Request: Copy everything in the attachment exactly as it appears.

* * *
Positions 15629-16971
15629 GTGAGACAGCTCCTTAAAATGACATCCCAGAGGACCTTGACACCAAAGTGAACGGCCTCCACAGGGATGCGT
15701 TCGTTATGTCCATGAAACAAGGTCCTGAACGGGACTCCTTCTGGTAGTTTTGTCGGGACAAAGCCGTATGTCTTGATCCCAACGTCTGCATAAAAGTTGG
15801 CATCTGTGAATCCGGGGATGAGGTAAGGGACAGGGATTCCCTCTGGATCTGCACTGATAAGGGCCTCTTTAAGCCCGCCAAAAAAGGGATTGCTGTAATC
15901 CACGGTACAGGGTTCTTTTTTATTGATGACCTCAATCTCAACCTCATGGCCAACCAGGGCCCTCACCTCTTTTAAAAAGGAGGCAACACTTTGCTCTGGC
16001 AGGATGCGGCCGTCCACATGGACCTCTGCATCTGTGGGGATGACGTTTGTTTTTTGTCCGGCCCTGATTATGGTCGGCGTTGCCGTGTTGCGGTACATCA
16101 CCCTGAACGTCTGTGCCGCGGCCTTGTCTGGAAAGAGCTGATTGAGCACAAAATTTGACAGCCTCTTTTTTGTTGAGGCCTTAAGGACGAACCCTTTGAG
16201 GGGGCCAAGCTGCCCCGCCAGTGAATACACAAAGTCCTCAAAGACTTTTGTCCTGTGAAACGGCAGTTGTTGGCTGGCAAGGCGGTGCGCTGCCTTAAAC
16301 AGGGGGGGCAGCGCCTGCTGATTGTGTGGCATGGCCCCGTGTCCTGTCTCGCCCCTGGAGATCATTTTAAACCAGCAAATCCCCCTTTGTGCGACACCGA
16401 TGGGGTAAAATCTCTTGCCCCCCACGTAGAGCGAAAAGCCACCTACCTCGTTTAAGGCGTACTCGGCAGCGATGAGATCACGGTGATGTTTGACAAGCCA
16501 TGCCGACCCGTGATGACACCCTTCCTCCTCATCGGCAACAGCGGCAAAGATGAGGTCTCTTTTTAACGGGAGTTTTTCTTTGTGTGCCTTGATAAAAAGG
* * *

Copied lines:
Positions 15629-16971
15629 GTGAGACAGCTCCTTAAAATGACATCCCAGAGGACCTTGACACCAAAGTGAACGGCCTCCACAGGGATGCGT
15701 TCGTTATGTCCATGAAACAAGGTCCTGAACGGGACTCCTTCTGGTAGTTTTGTCGGGACAAAGCCGTATGTCTTGATCCCAACGTCTGCATAAAAGTTGG
15801 CATCTGTGAATCCGGGGATGAGGTAAGGGACAGGGATTCCCTCTGGATCTGCACTGATAAGGGCCTCTTTAAGCCCGCCAAAAAAGGGATTGCTGTAATC
15901 CACGGTACAGGGTTCTTTTTTATTGATGACCTCAATCTCAACCTCATGGCCAACCAGGGCCCTCACCTCTTTTAAAAAGGAGGCAACACTTTGCTCTGGC
16001 AGGATGCGGCCGTCCACATGGACCTCTGCATCTGTGGGGATGACGTTTGTTTTTTGTCCGGCCCTGATTATGGTCGGCGTTGCCGTGTTGCGGTACATCA
16101 CCCTGAACGTCTGTGCCGCGGCCTTGTCTGGAAAGAGCTGATTGAGCACAAAATTTGACAGCCTCTTTTTTGTTGAGGCCTTAAGGACGAACCCTTTGAG
16201 GGGGCCAAGCTGCCCCGCCAGTGAATACACAAAGTCCTCAAAGACTTTTGTCCTGTGAAACGGCAGTTGTTGGCTGGCAAGGCGGTGCGCTGCCTTAAAC
16301 AGGGGGGGCAGCGCCTGCTGATTGTGTGGCATGGCCCCGTGTCCTGTCTCGCCCCTGGAGATCATTTTAAACCAGCAAATCCCCCTTTGTGCGACACCGA
16401 TGGGGTAAAATCTCTTGCCCCCCACGTAGAGCGAAAAGCCACCTACCTCGTTTAAGGCGTACTCGGCAGCGATGAGATCACGGTGATGTTTGACAAGCCA
16501 TGCCGACCCGTGATGACACCCTTCCTCCTCATCGGCAACAGCGGCAAAGATGAGGTCTCTTTTTAACGGGAGTTTTTCTTTGTGTGCCTTGATAAAAAGG